Urbana ’06 sees connections made and students enabled for missions.

By January 2, 2007

Japan (MNN) — Of the 22,000 students from 144 countries represented at Urbana ’06, around 100 of them were Japanese students. During the week, students were encouraged to form family groups for prayer, Bible study and discussions about things they were learning.

‘Alan’ and ‘Miho’ are missionaries in Asia with SIM. Because Miho is Japanese, the two went to the Japanese family group and were able to make some strategic connections. As people talked about why they were at Urbana ’06, the leader of the meeting asked how many had come to faith in Christ since being in the United States. Around one-third of the group stood, a testimony to God’s work in the lives of international students in the USA.

The leader of the meeting, Alan says, is part of a network that grew out of previous Urbana conventions, “When some Japanese were at Urbana, they felt like they wanted to find a way to help Japanese who come to Christ in the US connect back to churches at home in Japan, and sometimes that’s hard for them to do.”

That network is enabling greater mission work among Japanese Christians, and as students shared their hearts, Alan says they discovered some exciting possibilities, “Some of the women want to be missionaries and it was exciting for us because SIM is an agency that has many offices around the world, so we have ways to send Japanese into very unusual places, for Japan, places like Africa or South Asia.”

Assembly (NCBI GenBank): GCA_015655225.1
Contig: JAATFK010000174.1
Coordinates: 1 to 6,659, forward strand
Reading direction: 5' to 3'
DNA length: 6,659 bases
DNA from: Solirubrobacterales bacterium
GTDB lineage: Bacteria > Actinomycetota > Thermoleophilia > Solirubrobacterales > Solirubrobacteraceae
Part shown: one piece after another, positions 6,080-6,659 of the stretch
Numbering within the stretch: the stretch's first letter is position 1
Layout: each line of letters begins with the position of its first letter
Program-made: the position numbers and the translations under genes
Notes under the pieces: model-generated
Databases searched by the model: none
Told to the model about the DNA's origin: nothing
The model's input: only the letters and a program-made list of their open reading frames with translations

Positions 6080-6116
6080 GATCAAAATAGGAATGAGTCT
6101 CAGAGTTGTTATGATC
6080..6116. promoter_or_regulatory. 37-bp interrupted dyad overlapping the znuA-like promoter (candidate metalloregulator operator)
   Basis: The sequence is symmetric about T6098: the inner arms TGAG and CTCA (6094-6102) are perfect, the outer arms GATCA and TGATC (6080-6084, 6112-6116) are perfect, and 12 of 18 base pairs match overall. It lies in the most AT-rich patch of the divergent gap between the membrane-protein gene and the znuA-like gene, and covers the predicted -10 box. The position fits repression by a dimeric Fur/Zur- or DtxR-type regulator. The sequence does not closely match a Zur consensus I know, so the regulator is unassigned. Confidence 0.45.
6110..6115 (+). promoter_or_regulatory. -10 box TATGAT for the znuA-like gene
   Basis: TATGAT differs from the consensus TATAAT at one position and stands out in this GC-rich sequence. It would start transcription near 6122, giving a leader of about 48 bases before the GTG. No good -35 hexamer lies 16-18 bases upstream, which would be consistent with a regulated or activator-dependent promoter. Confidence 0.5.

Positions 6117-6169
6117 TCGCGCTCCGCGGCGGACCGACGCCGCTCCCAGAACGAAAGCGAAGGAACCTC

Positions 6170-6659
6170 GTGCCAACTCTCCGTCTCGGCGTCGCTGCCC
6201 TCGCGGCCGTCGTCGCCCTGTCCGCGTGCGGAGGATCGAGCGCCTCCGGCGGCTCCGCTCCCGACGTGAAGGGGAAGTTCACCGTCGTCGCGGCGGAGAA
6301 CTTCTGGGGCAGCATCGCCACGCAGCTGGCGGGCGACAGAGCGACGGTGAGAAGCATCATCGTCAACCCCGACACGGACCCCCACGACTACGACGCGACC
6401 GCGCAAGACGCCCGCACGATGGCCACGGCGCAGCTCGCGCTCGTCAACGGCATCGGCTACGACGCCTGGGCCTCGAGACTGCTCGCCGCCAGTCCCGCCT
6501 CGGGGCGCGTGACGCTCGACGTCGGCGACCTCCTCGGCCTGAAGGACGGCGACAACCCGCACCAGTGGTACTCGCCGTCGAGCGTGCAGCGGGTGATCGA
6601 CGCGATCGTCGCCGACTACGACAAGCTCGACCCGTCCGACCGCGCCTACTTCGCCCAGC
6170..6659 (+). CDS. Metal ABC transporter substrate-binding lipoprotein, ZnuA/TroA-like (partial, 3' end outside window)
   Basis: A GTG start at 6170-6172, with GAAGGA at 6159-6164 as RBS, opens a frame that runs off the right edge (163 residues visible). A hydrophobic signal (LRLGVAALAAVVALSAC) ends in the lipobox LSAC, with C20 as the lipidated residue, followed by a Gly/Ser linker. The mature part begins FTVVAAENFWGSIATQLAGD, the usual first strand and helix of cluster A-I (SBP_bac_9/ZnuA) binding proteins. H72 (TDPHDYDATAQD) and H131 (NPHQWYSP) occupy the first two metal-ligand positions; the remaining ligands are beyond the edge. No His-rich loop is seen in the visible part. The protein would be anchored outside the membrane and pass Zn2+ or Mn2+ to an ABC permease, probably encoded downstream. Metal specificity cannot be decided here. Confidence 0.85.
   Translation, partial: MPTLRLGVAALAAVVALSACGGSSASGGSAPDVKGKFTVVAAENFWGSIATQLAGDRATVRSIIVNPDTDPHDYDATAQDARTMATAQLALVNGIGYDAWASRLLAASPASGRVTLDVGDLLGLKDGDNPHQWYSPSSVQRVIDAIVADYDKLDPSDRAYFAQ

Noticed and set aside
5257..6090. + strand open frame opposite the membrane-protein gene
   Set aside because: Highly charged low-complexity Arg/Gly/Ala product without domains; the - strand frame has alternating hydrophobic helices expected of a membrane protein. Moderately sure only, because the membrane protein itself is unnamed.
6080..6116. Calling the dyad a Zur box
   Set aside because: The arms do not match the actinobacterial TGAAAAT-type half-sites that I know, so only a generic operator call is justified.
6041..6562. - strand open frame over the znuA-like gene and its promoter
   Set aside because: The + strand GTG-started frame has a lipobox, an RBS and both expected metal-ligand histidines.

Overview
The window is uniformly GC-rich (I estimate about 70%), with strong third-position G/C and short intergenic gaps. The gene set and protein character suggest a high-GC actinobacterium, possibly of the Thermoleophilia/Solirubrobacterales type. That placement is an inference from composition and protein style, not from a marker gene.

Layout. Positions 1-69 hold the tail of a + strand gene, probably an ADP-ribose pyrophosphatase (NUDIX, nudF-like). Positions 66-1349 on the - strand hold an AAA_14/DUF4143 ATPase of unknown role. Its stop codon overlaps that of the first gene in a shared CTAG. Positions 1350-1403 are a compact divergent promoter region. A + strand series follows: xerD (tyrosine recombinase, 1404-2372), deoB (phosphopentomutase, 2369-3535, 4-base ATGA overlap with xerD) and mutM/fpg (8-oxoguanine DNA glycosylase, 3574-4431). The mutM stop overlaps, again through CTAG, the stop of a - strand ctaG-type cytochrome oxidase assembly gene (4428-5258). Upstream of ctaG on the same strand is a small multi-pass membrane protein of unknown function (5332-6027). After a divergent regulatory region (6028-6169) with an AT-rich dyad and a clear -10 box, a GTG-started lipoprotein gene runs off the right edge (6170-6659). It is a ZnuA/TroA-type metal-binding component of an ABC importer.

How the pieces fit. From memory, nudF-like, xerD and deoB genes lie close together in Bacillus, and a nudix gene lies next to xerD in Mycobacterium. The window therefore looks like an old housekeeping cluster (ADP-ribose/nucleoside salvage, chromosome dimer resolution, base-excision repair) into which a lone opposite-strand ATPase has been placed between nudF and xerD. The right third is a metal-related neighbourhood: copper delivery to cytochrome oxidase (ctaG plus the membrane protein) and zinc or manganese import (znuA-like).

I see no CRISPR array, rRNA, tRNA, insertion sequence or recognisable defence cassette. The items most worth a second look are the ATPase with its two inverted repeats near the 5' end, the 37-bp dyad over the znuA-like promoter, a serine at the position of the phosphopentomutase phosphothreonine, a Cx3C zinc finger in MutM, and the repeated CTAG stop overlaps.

Alan and Miho are excited to see how SIM’s international scope and networking at Urbana are providing these kinds of connections, “This one Japanese friend had tried to apply with SIM, and had been told that if she was going to be sent out from the USA she needed to have certain immigration things in place. But what she didn’t know was that she could apply to SIM in Asia and be sent out somewhere else. And that was really encouraging to us.”

Alan says it’s the idea of missionaries ‘from everywhere to everywhere’ instead of ‘the West to the rest.’ Alan and Miho live and work in an area with a large number of unreached people, and Alan says because there are so many kinds of people that have yet to hear about Him, “The task itself deserves to have people from everywhere work together. And we want to have all these cultures offering their praise to Jesus anyway and we’re going to be living it out in heaven. Why not live it out now as we’re obeying Him to take the Gospel to every nation, and make disciples of every nation.”

At Urbana ’06, says Alan, they got to experience a small taste of that global church worshipping together.

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